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Forensic engineering


Forensic engineering is the investigation of materials, products, structures or components that fail or do not operate or function as intended, causing personal injury or damage to property. The consequences of failure are dealt with by the law of product liability. The field also deals with retracing processes and procedures leading to accidents in operation of vehicles or machinery. The subject is applied most commonly in civil law cases, although it may be of use in criminal law cases. Generally, the purpose of a forensic engineering investigation is to locate cause or causes of failure with a view to improve performance or life of a component, or to assist a court in determining the facts of an accident. It can also involve investigation of intellectual property claims, especially patents.

As the field of engineering has evolved over time, so has the field of forensic engineering. Early examples include investigation of bridge failures such as the Tay rail bridge disaster of 1879 and the Dee bridge disaster of 1847. Many early rail accidents prompted the invention of tensile testing of samples and fractography of failed components.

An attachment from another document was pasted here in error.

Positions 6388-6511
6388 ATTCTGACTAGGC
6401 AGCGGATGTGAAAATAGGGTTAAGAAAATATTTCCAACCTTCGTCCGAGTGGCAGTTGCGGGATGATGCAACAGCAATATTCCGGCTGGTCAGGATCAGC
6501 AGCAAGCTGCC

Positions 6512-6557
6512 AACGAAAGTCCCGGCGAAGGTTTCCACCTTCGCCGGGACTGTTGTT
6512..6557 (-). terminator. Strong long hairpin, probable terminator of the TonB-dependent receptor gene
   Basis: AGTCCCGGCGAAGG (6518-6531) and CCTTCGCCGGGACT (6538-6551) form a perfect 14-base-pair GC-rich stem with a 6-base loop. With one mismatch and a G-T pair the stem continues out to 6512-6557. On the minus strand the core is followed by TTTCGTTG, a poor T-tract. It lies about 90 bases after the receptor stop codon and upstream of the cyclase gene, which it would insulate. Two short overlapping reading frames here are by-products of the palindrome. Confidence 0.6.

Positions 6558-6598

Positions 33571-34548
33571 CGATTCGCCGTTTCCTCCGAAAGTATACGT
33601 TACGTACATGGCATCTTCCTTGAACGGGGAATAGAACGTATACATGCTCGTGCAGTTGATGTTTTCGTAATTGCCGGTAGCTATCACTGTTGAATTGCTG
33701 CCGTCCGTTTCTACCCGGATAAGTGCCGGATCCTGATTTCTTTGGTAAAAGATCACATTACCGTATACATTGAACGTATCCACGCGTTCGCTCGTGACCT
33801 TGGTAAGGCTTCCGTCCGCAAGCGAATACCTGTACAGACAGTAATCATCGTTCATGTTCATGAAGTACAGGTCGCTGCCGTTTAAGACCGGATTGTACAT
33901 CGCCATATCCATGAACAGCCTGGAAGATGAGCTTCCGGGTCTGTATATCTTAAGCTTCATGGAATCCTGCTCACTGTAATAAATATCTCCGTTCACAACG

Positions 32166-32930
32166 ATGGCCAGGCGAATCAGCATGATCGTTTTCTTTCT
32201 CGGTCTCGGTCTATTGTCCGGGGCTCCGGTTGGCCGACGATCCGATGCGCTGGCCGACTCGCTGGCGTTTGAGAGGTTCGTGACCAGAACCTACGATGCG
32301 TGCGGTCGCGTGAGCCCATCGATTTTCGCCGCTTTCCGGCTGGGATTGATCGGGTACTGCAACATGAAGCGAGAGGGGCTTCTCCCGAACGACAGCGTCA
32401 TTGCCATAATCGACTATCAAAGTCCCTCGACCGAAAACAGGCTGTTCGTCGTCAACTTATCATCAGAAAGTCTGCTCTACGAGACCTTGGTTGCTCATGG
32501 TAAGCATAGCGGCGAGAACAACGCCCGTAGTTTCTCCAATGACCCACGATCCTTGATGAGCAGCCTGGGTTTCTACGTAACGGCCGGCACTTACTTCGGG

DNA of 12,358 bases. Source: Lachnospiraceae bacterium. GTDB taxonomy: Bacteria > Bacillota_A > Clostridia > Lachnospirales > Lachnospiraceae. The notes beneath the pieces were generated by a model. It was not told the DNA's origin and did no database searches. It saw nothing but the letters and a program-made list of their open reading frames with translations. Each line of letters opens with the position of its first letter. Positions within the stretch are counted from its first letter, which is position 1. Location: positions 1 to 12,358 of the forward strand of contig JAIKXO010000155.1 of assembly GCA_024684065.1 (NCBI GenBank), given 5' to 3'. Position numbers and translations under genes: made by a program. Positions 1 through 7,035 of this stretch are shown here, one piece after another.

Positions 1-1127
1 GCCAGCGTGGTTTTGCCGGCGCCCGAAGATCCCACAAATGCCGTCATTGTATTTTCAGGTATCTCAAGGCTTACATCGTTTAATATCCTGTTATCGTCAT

Vital to the field of forensic engineering is the process of investigating and collecting data related to the materials, products, structures or components that failed. This involves inspections, collecting evidence, measurements, developing models, obtaining exemplar products, and performing experiments. Often testing and measurements are conducted in an Independent testing laboratory or other reputable unbiased laboratory.



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Journals
  • Introduction to Forensic Engineering (The Forensic Library) by Randall K. Noon, CRC Press (1992).
  • Forensic Engineering Investigation by Randall K. Noon, CRC Press (2000).
  • Forensic Materials Engineering: Case Studies by Peter Rhys Lewis, Colin Gagg, Ken Reynolds, CRC Press (2004).
  • Peter R Lewis and Sarah Hainsworth, Fuel Line Failure from stress corrosion cracking, Engineering Failure Analysis,13 (2006) 946-962...
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Wikipedia

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